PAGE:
FIG. 4 is a flow chart of an embodiment of the present invention. Although the following operations may be described as a sequential process, many of the operations may in fact be performed in parallel and/or concurrently. In addition, the order of the operations may be re-arranged without departing from the spirit of embodiments of the invention. In 401, a network-based management server may send a management message to a host device hosting multiple virtual machines. In 402, the network management message may be intercepted by a management virtual machine on the host device. The management virtual machine may examine the message in 403 to determine if the information is available to the management virtual machine in its database (and that it is up to date i.e. coherent). If it is, the management virtual machine may take appropriate action in 404 on behalf of the virtual machine(s) on that host (e.g., respond, not respond, pass on the message to one or more of the virtual machines, etc.). If, however, the local database does not include the information and/or the information is outdated, the management virtual machine may issue a query in 405 to each virtual machine on the host. In one embodiment, only a subset of the virtual machines may be queried. In 406, the management virtual machine may collect the responses to the query and update the database with the collected responses in 407. The management virtual machine may then determine, based on its policies, whether to aggregate the collected information in 408. If the policy indicates the responses should be aggregated, the responses may be aggregated in 409 prior to responding appropriately in 404 to the network-based management server. If, however, the policy does not require aggregating the responses, the network management server may take appropriate action in 404 on behalf of the virtual machines.
The hosts according to embodiments of the present invention may be implemented on a variety of computing devices. According to an embodiment of the present invention, computing devices may include various components capable of executing instructions to accomplish an embodiment of the present invention. For example, the computing devices may include and/or be coupled to at least one machine-accessible medium. As used in this specification, a “machine” includes, but is not limited to, any computing device with one or more processors. As used in this specification, a machine-accessible medium includes any mechanism that stores and/or transmits information in any form accessible by a computing device, the machine-accessible medium including but not limited to, recordable/non-recordable media (such as read-only memory (ROM), random-access memory (RAM), magnetic disk storage media, optical storage media and flash memory devices), as well as electrical, optical, acoustical or other form of propagated signals (such as carrier waves, infrared signals and digital signals).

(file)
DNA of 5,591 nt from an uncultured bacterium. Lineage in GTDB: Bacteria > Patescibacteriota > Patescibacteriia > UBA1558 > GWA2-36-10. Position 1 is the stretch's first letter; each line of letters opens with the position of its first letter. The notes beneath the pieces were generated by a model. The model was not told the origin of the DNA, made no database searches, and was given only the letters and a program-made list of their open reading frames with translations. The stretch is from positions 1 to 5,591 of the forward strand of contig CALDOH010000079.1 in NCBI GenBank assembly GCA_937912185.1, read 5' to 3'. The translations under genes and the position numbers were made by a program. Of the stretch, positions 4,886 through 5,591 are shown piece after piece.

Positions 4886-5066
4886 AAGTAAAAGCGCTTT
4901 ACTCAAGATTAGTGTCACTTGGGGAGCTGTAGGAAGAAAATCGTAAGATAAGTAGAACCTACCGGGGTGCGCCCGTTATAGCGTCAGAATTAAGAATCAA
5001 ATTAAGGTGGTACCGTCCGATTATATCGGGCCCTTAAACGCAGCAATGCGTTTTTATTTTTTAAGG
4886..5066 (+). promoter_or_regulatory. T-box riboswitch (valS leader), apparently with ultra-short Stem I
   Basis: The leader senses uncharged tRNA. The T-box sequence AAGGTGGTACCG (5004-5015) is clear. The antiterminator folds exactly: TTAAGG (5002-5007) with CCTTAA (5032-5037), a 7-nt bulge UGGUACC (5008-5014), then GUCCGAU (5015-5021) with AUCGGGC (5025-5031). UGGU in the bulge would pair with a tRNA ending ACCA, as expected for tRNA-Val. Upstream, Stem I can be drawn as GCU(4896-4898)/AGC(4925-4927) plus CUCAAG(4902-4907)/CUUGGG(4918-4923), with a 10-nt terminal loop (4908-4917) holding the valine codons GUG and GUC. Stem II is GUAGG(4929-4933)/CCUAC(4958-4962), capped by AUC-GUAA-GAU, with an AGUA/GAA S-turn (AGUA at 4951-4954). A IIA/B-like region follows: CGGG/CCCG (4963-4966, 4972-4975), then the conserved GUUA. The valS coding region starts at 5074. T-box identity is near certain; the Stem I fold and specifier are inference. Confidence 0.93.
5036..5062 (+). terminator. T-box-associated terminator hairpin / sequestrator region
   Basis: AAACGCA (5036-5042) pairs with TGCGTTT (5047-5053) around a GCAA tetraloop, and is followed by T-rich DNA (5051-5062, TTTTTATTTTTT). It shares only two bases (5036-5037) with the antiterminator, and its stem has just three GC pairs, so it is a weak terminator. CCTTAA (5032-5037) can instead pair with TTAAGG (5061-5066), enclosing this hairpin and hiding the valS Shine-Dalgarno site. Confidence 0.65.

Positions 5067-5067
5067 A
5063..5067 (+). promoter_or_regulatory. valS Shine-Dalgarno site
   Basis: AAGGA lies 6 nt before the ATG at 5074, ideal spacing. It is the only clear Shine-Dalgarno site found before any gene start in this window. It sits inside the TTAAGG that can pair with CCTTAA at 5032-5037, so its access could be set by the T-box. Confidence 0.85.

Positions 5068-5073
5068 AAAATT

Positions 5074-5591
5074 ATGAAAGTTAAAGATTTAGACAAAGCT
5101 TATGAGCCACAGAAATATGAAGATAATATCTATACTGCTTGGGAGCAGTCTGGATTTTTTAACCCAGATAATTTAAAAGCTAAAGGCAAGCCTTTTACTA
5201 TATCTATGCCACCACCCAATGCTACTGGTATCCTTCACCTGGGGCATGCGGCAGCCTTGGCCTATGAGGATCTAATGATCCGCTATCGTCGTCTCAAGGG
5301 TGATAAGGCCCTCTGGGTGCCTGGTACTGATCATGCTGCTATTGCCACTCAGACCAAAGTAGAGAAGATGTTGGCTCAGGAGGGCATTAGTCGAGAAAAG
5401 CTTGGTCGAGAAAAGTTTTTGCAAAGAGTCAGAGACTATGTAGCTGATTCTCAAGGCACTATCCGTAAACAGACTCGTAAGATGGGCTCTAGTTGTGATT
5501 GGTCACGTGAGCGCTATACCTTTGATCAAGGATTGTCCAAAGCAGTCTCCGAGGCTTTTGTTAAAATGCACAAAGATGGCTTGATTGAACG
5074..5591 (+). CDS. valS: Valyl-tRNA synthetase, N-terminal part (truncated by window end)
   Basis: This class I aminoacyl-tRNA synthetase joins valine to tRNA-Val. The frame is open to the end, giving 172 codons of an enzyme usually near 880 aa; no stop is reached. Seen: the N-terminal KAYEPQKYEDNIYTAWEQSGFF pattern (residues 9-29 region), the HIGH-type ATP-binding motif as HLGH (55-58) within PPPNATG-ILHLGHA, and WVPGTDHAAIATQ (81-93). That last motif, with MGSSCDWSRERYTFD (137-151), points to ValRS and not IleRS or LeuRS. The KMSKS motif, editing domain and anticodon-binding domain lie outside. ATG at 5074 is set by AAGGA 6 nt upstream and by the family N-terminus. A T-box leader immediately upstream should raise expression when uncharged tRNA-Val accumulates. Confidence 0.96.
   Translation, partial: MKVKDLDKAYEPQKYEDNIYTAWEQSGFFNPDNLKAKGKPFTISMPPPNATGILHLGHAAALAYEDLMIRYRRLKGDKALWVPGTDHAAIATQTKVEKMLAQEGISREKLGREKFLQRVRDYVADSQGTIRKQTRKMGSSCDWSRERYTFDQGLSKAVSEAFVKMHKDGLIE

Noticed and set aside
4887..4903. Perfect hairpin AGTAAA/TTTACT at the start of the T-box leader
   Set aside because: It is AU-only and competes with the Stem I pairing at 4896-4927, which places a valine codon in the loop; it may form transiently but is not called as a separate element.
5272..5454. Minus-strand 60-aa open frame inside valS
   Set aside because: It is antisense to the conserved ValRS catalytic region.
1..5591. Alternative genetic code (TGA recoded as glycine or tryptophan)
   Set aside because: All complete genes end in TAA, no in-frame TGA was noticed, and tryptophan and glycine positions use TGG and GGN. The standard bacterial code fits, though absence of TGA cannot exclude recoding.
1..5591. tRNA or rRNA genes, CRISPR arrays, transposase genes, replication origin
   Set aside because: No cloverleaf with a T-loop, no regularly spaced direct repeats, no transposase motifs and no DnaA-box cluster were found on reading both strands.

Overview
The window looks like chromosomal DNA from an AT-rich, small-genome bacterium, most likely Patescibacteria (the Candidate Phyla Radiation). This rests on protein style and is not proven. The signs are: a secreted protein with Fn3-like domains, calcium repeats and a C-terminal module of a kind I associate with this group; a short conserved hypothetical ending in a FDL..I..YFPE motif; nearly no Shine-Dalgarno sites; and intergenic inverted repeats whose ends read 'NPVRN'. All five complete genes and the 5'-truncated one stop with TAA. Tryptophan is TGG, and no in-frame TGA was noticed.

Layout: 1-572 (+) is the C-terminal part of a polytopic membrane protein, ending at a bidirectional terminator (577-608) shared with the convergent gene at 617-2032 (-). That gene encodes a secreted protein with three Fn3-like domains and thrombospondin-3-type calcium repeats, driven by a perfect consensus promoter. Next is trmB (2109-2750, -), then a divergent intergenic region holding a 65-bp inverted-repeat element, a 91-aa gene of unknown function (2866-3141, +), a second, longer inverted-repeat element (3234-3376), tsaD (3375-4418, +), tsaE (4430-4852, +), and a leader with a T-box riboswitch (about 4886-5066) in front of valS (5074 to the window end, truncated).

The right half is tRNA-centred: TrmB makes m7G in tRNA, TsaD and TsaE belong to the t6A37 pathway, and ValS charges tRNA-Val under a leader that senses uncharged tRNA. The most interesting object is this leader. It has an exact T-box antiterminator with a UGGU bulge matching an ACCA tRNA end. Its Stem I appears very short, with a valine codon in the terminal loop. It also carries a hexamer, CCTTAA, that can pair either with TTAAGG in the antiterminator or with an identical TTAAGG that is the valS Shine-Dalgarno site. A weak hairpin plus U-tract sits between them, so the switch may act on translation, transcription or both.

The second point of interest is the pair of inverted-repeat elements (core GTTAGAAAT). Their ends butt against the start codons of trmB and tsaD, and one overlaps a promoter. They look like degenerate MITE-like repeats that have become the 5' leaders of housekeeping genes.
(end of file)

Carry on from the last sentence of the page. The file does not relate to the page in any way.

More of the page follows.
According to an embodiment, a computing device may include various other well-known components such as one or more processors. The processor(s) and machine-accessible media may be communicatively coupled using a bridge/memory controller, and the processor may be capable of executing instructions stored in the machine-accessible media. The bridge/memory controller may be coupled to a graphics controller, and the graphics controller may control the output of display data on a display device. The bridge/memory controller may be coupled to one or more buses. One or more of these elements may be integrated together with the processor on a single package or using multiple packages or dies. A host bus controller such as a Universal Serial Bus (“USB”) host controller may be coupled to the bus(es) and a plurality of devices may be coupled to the USB. For example, user input devices such as a keyboard and mouse may be included in the computing device for providing input data.
In the foregoing specification, the invention has been described with reference to specific exemplary embodiments thereof. It will, however, be appreciated that various modifications and changes may be made thereto without departing from the broader spirit and scope of the invention as set forth in the appended claims. The specification and drawings are, accordingly, to be regarded in an illustrative rather than a restrictive sense.